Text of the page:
We are currently experiencing network problems with the desktop version of Police Oracle. We hope to have these resolved as soon as possible.

The importance of early intervention

There is no cohesive approach to provide low level offenders with any systematic form of support according to a new report

A new report from the Centre for Justice Innovation looks at how the criminal justice system increasingly focuses on serious and prolific offending at the expense of early interventions with low level offenders.

The report is entitled: “I didn’t know who to turn to”: Understanding and filling the gap in advice and support services for people with low level criminal justice system involvement.

The report points out that a large majority of people in contact with the criminal justice system have low level involvement, receiving disposals like fines or cautions without any further supervision from the Probation Service. It says that currently, there is no cohesive approach to provide those individuals with any systematic form of support – even when their offending is being driven by social welfare needs like homelessness, debt or substance misuse.

The report argues that offering effective and appropriate advice and support to this group has the potential to stop their issues from escalating and plays an important role in long-term crime prevention.

The purpose of the report is to inform the development of appropriate advice and support services through qualitative research with people in low level contact with the justice system who have sought help for social welfare needs.


The 15 people interviewed for the research had sought help for a wide range of needs, including housing, benefits support and mental health issues. They had a range of factors which might make it harder for them to access support, such as literacy issues, learning difficulties or neurodiversity, and having English as a second or additional language. Being in contact with the criminal justice system had exacerbated the needs of some interviewees by causing additional stress or creating practical problems with employment or family life. They reported a range of factors that made it hard to access support. Lots of people simply weren’t aware of specialist support services. Practical issues such as inconvenient locations and opening times were also important as well as long waiting lists and slow response times. As a result, interviewees also often held negative or sceptical views on the value of support services.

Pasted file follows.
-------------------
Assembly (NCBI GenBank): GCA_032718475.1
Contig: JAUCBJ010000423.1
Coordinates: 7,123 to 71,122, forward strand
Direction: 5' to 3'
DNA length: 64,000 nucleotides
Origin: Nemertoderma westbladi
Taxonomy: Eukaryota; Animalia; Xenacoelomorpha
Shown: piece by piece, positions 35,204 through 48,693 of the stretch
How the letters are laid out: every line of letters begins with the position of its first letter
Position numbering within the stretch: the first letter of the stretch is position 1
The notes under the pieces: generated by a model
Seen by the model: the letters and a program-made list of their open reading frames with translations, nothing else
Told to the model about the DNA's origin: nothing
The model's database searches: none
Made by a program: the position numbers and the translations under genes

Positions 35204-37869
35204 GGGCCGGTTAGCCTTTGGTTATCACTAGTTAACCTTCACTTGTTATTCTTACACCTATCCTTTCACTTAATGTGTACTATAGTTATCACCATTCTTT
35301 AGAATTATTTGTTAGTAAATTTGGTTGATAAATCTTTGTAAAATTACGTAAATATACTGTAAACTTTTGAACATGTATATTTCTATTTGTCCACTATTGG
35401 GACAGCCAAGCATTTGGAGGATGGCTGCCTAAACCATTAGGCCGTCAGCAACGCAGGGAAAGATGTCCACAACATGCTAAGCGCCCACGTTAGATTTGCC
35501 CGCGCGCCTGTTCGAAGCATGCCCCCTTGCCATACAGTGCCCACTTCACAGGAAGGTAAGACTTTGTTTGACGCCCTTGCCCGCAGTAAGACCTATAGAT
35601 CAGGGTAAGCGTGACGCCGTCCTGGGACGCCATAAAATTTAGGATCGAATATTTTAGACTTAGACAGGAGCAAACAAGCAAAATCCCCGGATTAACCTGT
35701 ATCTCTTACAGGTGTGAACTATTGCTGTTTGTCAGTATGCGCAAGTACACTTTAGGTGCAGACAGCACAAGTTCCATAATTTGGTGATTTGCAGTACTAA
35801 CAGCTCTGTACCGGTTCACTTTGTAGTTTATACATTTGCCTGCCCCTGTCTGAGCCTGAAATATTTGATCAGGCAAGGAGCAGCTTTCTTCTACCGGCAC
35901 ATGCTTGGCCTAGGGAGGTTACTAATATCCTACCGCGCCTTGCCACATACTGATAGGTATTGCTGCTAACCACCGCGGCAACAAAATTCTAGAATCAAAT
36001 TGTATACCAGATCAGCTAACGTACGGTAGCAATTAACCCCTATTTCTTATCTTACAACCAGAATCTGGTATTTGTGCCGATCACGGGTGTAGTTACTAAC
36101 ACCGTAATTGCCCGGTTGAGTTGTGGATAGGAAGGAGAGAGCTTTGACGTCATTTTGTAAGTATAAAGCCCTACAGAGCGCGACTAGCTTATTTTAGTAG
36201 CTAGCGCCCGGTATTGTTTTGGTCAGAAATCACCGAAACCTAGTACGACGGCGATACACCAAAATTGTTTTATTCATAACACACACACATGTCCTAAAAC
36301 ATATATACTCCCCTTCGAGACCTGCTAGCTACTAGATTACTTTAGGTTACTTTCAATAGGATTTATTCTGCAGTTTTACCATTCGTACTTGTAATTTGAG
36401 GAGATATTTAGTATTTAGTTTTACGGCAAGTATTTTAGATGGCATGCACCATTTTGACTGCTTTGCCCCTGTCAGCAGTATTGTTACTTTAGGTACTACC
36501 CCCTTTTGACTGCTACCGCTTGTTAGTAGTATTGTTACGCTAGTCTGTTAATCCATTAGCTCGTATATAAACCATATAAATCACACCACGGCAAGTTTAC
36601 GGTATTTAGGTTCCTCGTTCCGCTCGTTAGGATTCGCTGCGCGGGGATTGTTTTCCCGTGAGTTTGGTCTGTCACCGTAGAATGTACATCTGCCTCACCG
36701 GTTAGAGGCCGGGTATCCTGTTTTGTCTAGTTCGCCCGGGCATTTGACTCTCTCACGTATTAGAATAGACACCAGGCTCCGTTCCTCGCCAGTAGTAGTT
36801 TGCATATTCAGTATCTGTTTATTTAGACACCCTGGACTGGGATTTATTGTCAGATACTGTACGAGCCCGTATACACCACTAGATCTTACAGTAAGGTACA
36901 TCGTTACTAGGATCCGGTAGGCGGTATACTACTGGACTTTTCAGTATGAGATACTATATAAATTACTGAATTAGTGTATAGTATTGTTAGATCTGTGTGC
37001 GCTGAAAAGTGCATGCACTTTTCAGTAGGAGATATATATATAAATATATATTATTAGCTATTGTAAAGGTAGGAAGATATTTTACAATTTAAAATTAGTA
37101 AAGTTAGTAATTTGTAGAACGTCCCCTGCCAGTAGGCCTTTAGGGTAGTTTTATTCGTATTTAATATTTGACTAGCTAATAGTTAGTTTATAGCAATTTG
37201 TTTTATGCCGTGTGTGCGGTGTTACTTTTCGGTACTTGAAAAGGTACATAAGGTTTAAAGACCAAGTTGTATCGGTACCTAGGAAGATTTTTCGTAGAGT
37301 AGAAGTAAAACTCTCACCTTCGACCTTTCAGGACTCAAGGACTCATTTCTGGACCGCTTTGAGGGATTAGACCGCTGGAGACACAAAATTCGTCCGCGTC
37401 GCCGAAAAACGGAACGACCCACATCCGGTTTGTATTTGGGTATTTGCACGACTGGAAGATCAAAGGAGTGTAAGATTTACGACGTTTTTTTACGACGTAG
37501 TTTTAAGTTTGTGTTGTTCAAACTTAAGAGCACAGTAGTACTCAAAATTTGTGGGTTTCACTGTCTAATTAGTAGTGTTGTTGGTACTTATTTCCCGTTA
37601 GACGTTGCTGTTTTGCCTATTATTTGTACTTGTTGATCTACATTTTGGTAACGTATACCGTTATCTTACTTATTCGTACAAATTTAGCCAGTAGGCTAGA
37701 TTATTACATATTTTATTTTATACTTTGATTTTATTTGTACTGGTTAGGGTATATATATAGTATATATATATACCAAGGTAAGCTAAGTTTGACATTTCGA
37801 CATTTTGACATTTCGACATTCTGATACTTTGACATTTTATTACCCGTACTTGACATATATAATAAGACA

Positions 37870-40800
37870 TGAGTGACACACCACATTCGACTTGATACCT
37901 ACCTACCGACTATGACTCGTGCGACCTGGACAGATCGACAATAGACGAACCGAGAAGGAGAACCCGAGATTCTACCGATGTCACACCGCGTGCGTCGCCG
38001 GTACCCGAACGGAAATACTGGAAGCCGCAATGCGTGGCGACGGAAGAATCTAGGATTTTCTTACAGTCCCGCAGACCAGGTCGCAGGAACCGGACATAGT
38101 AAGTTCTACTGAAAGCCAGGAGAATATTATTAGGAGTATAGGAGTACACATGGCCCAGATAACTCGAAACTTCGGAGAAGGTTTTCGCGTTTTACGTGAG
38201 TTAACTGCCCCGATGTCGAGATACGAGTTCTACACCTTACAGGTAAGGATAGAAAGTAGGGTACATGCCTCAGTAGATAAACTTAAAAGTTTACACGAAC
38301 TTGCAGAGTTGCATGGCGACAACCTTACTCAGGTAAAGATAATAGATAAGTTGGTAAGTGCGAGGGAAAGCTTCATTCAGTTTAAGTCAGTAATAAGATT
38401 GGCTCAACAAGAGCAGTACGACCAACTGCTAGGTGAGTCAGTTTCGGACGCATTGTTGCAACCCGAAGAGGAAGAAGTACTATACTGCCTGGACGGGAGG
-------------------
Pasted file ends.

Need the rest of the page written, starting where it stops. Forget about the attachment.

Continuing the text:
The report includes direct quotes from interviewees which highlight some of these barriers:

“I didn’t know who to turn to. Because there’s not really that much help out there, is there? You know, you can go and pay for the help but they don’t really explain anything, do they?”

“I’ve never got through; I’ve always been on hold. But as I say, because of my job, I can’t sit down for an hour and wait for someone to pick the phone up.”


The report identifies six principles which characterised effective advice and support practice for people with low level justice system involvement requiring support for their needs:

  1. Ease of access: Services should provide straightforward routes into support with the option of both pre-booked appointments and drop-ins. The primary mode for support is face-to-face, but it should also be straightforward to contact services by phone and email.
  2. Consistency: Services should provide clients with a single point of contact who takes pro-active responsibility for managing their case and keeping the client informed.
  3. Sensitivity: Clients should be able to discuss their needs in a discrete and non-judgemental environment. Services should be responsive to clients’ diverse characteristics and to people’s individual circumstances, including factors that might make it more difficult for them to access support.
  4. Criminal justice awareness: Services should seek to support clients in their criminal justice engagement as well as with their social welfare needs. Clients need help with understanding jargon and processes as well as with basic tasks like finding a legal representative.
  5. A whole person approach: Services should respond to the full range of needs that clients present with, taking their initially identified support requests as a starting point to explore a broader support offer.
  6. Effective transition between agencies: Generalist services will need to refer some clients on to specialist support; they should take an active role in helping the client to access the new service and, where required, provide interim support until they have made the transition.

Readers interested in this topic can read the full Centre for Justice Innovation report here.

Leave a Comment
In Other News
South Yorkshire officer awaiting trial had received death threats
Use of force oversight still a concern in Cumbria says HMIC
Forces combine to secure first banning order under new legislation
More News